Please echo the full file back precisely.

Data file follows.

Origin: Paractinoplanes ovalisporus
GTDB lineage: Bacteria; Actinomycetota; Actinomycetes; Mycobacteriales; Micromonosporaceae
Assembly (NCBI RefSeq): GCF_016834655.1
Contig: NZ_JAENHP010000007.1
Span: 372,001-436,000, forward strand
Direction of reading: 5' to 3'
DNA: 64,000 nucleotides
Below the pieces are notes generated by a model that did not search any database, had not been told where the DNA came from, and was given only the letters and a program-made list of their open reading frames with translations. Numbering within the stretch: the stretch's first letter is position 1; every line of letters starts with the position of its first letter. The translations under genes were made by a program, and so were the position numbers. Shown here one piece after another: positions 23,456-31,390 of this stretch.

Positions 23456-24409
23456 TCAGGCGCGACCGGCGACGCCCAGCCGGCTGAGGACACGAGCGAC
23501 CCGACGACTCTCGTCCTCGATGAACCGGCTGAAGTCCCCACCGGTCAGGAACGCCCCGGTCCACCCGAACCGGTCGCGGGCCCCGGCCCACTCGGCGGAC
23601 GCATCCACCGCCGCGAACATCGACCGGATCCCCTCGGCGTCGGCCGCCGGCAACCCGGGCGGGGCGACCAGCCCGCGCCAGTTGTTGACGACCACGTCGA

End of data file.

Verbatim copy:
Origin: Paractinoplanes ovalisporus
GTDB lineage: Bacteria; Actinomycetota; Actinomycetes; Mycobacteriales; Micromonosporaceae
Assembly (NCBI RefSeq): GCF_016834655.1
Contig: NZ_JAENHP010000007.1
Span: 372,001-436,000, forward strand
Direction of reading: 5' to 3'
DNA: 64,000 nucleotides
Below the pieces are notes generated by a model that did not search any database, had not been told where the DNA came from, and was given only the letters and a program-made list of their open reading frames with translations. Numbering within the stretch: the stretch's first letter is position 1; every line of letters starts with the position of its first letter. The translations under genes were made by a program, and so were the position numbers. Shown here one piece after another: positions 23,456-31,390 of this stretch.

Positions 23456-24409
23456 TCAGGCGCGACCGGCGACGCCCAGCCGGCTGAGGACACGAGCGAC
23501 CCGACGACTCTCGTCCTCGATGAACCGGCTGAAGTCCCCACCGGTCAGGAACGCCCCGGTCCACCCGAACCGGTCGCGGGCCCCGGCCCACTCGGCGGAC
23601 GCATCCACCGCCGCGAACATCGACCGGATCCCCTCGGCGTCGGCCGCCGGCAACCCGGGCGGGGCGACCAGCCCGCGCCAGTTGTTGACGACCACGTCGA